DBS Group, Oversea-Chinese Banking Corporation (OCBC) and United Overseas Bank (UOB) were the three Singapore banks that managed to snag a place on the Brand Finance Sustainability Perceptions Index.
The study, which was released in association with the International Advertising Association at the World Economic Forum in Davos, delved into the financial value of sustainability perceptions of the world’s biggest brands.
As part of the analysis, Brand Finance determines the relative importance of sustainability as a driver of value for brands. It also evaluated how sustainable each brand is perceived to be, allocating a ‘Sustainability Perceptions Score’.
This strips back the impact of revenues to see which brands consumers think are the most committed to sustainability.
Robert Haigh, Strategy and Sustainability Director at Brand Finance said,
“For the first time, companies can now see the financial value that is tied to a reputation for acting sustainably.
Whether they are seen as sustainability champions or not, the world’s biggest brands have hundreds of millions of dollars’ worth of value contingent on how sustainable they are perceived to be. Failing to communicate clearly about ESG topics puts value at risk.”
#153 DBS Group
In 2017, DBS had kicked off its sustainability efforts by developing its Group Responsible Financing Standard, outlining the ESG requirements for corporate financing.
The bank established Singapore-based global carbon exchange and marketplace Climate Impact X in a joint venture with Singapore Exchange (SGX), Standard Chartered and Temasek in 2021.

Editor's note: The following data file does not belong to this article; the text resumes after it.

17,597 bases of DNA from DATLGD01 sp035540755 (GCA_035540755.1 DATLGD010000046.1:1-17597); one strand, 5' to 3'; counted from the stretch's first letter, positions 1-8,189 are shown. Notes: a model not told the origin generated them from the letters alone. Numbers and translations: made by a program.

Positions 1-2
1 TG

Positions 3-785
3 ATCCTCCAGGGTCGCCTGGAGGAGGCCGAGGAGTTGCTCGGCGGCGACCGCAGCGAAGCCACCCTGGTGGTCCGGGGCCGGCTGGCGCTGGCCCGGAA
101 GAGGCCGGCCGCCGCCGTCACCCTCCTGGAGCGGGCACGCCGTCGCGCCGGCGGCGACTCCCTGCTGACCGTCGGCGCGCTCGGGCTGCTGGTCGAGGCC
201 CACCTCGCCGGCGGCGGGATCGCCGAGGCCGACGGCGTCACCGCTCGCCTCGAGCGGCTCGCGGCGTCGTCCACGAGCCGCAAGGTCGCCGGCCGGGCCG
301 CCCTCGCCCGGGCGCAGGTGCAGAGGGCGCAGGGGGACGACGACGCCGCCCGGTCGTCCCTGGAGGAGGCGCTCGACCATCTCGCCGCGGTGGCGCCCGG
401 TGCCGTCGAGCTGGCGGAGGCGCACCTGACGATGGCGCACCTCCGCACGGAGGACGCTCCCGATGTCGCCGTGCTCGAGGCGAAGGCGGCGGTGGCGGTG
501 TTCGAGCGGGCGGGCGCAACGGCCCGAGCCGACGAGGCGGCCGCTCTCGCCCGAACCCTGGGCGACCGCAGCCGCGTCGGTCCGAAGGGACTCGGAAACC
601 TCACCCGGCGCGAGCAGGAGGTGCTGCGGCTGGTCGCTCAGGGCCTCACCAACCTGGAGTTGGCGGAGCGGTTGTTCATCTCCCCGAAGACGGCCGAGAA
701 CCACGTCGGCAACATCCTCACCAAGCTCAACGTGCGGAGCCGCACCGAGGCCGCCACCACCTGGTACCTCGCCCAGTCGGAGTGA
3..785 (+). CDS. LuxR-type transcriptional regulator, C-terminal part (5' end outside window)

DBS also joined the Net-Zero Banking Alliance to commit to net zero by 2050 or sooner.
Additionally, DBS had appointed Helge Muenkel as its new Chief Sustainability Officer to steer the banks ongoing ESG efforts.
In March 2022, DBS had achieved almost 80% of the bank’s SGD 50 billion sustainability financing target by 2024.
DBS has set up a Board Sustainability Committee (BSC) chaired by its CEO Piyush Gupta to provide added governance and oversight of material environmental, social and governance (ESG) matters.
#372 Oversea-Chinese Banking Corporation (OCBC)
In its OCBC Sustainability Report 2021, the bank reported that it had exceeded its target of reaching a sustainable finance portfolio of S$25 billion by 2025 by achieving S$34 billion as of 2021.
As part of its Climate Strategy, OCBC had committed to achieve carbon neutrality for its banking operational emissions in 2022 that is supported by a suite of environmental initiatives.
In 2021, the bank had launched the OCBC Climate Index to raise awareness of carbon emissions and drive the adoption of environmentally sustainable practices among consumers and society at large.
In June 2022, OCBC Bank partnered its corporate customer SATS, a food solutions provider, to launch the inaugural OCBC Sustainability Innovation Challenge which addresses waste management and reduction.
#394 United Overseas Bank (UOB)
In 2021, UOB had established a corporate sustainability office and appointed Eric Lim to lead it as its first Chief Sustainability Officer (CSO) in a bid to achieve its ESG objectives.
In the same year, the bank reported that it had raised its sustainable finance target for 2025 to S$30 billion. UOB made the announcement when it managed to exceed its goal to build a sustainable finance portfolio of S$15 billion by 2023.
UOB’s innovation accelerator The Finlab kicked off its inaugural The Greentech Accelerator in 2022 for pre-seed and seed startups across five countries in Malaysia, Thailand, Indonesia, India and Singapore.
The bank also focused on empowering its customers to make sustainable choices by offering personalised carbon insights based on their spending and saving behaviours through its UOB TMRW app.
Additionally, UOB EVOL cardholders were be able to offset 100 percent or more of their household electricity carbon footprint for free when they charge SP Group’s utilities bills to their credit card.